Saturday, February 13. 2010
If you read my review of Up In The Air you'll have noticed I thought replacing f2f meetings with video conferencing to fire people was wrong. I would go so far that I reacted to it as a gut level and thought it was morally indefensible.
And then I had to wonder why. I was trying to work out how to write a piece called "Sacking people over the internet is wrong" and I couldn't; I don't believe that sacking people over the internet, via video conferencing etc. is automatically wrong. It's not fun, nor easy, but sacking people rarely is. It's the sacking of strangers in that fashion that is wrong as far as I am concerned.
I fervently believe that "the internet" - Second Life, Facebook, Skype, Twitter, blogging and so on - allow you to create new relationships, develop new or existing ones and maintain relationships that started online or in the flesh. I have a number of friends that I have only met virtually who are close to me, know about as much about me as my close atomic space friends - a small number in both groups that I basically don't distinguish internally. I have a wider range of acquaintances, work contacts and the like, again some in atomic space and some in virtual space. They're relationships that I have created and do develop and maintain that way.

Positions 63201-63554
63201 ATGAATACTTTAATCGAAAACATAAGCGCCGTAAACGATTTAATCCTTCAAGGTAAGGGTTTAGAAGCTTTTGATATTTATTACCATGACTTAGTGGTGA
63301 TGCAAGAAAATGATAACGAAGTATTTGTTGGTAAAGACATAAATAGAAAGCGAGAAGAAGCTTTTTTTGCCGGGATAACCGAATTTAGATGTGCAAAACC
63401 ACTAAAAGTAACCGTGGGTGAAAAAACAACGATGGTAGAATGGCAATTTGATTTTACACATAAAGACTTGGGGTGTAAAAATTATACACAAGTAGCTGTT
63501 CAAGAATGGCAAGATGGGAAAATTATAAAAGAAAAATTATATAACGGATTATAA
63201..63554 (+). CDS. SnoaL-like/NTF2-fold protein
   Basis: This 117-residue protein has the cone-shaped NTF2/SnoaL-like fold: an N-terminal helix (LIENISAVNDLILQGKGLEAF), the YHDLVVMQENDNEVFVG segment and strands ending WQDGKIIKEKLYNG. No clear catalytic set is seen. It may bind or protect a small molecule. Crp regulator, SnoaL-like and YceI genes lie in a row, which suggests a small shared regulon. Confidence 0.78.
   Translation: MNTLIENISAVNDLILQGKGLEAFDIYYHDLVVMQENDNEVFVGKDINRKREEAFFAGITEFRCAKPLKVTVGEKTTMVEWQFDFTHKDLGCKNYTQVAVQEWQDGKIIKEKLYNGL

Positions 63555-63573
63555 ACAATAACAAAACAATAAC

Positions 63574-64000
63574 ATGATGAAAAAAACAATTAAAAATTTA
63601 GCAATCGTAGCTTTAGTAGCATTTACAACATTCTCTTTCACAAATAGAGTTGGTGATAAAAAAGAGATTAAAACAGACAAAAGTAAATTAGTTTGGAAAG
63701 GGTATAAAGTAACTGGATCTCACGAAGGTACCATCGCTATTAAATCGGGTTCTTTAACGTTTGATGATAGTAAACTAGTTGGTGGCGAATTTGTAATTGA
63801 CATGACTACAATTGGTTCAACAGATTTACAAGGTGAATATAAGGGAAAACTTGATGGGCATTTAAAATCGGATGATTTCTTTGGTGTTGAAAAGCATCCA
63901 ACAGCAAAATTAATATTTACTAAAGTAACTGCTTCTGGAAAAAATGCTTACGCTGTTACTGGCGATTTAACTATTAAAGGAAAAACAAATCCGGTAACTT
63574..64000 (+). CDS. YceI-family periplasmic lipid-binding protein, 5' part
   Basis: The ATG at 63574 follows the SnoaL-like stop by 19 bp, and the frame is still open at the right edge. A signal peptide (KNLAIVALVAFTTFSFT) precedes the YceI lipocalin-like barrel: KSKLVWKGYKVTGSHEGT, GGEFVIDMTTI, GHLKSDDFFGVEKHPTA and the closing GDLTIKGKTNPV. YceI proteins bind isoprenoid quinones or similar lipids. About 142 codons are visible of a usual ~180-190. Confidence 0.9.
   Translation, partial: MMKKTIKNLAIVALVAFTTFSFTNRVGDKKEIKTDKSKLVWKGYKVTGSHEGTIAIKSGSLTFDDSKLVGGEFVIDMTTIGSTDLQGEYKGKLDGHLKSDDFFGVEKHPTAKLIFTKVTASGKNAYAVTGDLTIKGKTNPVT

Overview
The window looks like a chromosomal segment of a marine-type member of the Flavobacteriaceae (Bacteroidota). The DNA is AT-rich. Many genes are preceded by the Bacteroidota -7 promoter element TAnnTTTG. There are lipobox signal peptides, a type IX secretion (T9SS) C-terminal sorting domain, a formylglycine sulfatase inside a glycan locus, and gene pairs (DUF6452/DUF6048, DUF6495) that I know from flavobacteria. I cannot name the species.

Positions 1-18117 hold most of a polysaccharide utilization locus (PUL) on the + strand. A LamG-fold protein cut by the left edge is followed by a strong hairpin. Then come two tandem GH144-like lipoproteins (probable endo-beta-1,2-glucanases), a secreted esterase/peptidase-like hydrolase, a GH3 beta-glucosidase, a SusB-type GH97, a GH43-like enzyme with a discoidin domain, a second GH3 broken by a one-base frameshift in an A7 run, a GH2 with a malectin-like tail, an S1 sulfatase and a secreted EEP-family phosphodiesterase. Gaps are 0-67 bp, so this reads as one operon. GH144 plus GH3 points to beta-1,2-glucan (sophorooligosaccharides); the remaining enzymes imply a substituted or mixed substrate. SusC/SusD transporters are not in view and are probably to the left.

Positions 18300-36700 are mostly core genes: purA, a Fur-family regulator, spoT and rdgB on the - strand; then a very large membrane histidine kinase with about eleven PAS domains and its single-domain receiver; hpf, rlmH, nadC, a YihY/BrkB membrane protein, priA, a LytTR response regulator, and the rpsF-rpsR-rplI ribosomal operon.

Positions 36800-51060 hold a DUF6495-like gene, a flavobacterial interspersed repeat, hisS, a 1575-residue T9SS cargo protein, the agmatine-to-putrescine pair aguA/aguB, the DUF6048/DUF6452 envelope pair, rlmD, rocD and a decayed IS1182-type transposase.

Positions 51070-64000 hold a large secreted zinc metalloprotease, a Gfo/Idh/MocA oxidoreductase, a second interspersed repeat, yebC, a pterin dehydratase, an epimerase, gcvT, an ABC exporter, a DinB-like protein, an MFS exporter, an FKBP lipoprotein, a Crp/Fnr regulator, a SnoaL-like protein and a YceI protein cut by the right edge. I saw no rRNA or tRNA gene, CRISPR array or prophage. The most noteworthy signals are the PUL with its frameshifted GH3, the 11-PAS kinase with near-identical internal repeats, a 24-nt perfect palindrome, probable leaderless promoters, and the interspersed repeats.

With a work contact, particularly a work contact from an online setting, being fired online seems eminently morally OK (well still very undesirable). It's the stranger part that makes it an outrage for me.
And that, I think, is because whilst relationships can be developed and maintained online, we are still set up to react to face-to-face meetings - we've got a few hundred thousand years of evolution and social expectations to help us there. The person that you've never met on the other side of the table telling you that you are fired might be a complete stranger but you are set up to react to them as if they are someone you have met, someone you know. In particular as you go through the process, which is pretty crappy after all, there is something in there that will help you believe that you are in a situation where someone can help you, can react to your pain and the like. Over the internet, over a video conference, that is not there UNLESS you have an existing relationship. And that's why it's morally wrong to sack a stranger that way - you have to cause them pain by sacking them (assuming you must sack them) so you owe it to them to make the process as painless and supported as possible.
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